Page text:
Little is known about how the parasitic Rafflesia—a genus that produces the world’s largest and stinkiest flower—infects its host plants. Rafflesia spends most of its life span as a tangle of strandlike cells lurking inconspicuously underneath the bark of a woody vine called Tetrastigma, before emerging as drab, golf ball–sized buds. These eventually burst into fleshy blooms that smell like rotting meat and can reach 20 pounds and three feet across. Since 2017, Long Island University plant biologist Jeanmaire Molina has been trying to infect Tetrastigma seedlings with Rafflesia seeds in the laboratory, so far without success; her latest work delves further into how some potential hosts manage to thwart this spectacular parasite.
For a new study in Planta, Molina and her colleagues extracted and screened over 10,000 chemicals produced by infected and noninfected Tetrastigma cuttings from rain forests in the Philippines. The researchers found that noninfected cuttings contained elevated levels of benzylisoquinoline alkaloids, a group of compounds that includes morphine and codeine.
Such substances have never been reported before in Tetrastigma or other creepers in the same family (which includes the common grape). Molina says she is intrigued that Tetrastigma can produce such biologically potent substances, and the precise reasons it does so are not yet known. She suspects Tetrastigma may brandish these alkaloids preemptively to stave off infection. Perhaps, she adds, Rafflesia’s opening gambit is to suppress this secretion and besiege its host.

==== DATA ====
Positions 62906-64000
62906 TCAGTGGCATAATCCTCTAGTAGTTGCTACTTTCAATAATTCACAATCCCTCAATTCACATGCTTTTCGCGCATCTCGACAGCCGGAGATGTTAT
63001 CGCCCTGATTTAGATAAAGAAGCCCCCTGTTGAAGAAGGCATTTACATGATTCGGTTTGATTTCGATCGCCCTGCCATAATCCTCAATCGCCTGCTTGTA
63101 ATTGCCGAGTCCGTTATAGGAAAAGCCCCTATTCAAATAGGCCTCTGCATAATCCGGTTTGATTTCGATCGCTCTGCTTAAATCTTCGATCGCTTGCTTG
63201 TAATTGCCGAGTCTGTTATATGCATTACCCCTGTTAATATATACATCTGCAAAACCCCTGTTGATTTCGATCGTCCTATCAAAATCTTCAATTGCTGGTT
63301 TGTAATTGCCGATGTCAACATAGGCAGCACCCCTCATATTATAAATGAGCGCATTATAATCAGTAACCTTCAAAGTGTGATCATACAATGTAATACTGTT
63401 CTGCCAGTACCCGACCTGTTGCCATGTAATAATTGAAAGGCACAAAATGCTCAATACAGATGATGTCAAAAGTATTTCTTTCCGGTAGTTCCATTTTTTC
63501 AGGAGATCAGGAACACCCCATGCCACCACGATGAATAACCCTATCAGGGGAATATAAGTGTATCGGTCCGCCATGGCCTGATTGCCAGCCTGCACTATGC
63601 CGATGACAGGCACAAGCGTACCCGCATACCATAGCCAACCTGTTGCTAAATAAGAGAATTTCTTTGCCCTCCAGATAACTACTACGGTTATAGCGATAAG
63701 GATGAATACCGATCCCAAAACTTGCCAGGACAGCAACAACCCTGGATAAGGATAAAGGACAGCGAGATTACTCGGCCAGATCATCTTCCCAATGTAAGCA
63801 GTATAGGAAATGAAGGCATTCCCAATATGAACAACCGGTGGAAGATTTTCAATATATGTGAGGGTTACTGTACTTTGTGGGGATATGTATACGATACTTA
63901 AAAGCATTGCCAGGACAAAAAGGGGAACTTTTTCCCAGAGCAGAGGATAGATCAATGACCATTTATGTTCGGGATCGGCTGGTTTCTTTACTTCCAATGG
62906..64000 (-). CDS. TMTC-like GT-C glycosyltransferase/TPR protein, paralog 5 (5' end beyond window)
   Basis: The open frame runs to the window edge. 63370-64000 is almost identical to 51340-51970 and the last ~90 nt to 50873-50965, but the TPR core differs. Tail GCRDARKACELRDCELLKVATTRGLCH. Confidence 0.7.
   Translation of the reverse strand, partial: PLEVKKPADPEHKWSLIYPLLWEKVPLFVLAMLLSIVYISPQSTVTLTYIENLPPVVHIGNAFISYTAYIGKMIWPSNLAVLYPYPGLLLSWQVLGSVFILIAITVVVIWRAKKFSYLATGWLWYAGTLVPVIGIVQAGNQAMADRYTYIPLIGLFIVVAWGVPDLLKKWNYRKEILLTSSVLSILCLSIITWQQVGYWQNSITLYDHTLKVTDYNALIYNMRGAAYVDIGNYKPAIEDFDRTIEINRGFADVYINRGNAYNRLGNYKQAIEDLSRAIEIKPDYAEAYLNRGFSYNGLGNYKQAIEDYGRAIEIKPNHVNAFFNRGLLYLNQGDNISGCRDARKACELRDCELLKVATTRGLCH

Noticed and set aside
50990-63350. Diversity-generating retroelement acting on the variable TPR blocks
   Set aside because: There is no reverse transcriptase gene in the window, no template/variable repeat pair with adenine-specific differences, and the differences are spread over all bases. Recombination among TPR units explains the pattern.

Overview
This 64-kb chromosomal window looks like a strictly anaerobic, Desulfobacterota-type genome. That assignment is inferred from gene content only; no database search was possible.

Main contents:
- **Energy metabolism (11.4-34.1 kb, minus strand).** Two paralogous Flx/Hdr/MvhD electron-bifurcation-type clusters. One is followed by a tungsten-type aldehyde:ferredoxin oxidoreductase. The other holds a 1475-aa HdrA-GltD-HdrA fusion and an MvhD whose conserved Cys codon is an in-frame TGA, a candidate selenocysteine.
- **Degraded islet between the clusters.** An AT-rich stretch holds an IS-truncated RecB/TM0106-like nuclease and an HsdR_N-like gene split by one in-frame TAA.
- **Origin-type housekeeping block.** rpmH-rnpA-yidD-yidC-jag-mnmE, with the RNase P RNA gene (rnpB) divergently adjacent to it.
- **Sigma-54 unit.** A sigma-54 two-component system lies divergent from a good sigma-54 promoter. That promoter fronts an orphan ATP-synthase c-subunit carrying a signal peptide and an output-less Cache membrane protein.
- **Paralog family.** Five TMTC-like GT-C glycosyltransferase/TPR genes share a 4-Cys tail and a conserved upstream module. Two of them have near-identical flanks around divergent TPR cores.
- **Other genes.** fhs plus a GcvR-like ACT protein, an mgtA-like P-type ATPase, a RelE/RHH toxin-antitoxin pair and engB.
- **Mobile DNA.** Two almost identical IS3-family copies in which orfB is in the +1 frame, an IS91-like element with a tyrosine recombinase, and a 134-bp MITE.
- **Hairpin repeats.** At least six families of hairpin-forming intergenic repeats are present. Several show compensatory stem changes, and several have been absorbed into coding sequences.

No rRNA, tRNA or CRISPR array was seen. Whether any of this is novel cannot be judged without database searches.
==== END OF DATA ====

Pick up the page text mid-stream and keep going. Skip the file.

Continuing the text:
In any case, the finding is “pretty surprising,” says Harvard University evolutionary biologist Charles Davis, who was not involved in the study. “Plants are incredible chemists.” He adds that the work is an important step toward demystifying interactions between parasite and host.
Next, Molina hopes to learn how to tip the balance toward Rafflesia. Her long-term goal is to bring some of these endangered flowers out of their Southeast Asian habitats and make them more accessible to the outside world. Learning how Tetrastigma’s defenses work—and how to subvert them—is a place to start.
Molina keeps a potted Tetrastigma in her university office, regularly sprinkling the plant with Rafflesia seeds in the hope they will miraculously catch. So far, nothing. But she still maintains the routine. “I think there is a way. We just don’t know it yet,” she says. “We’ll get there somehow.”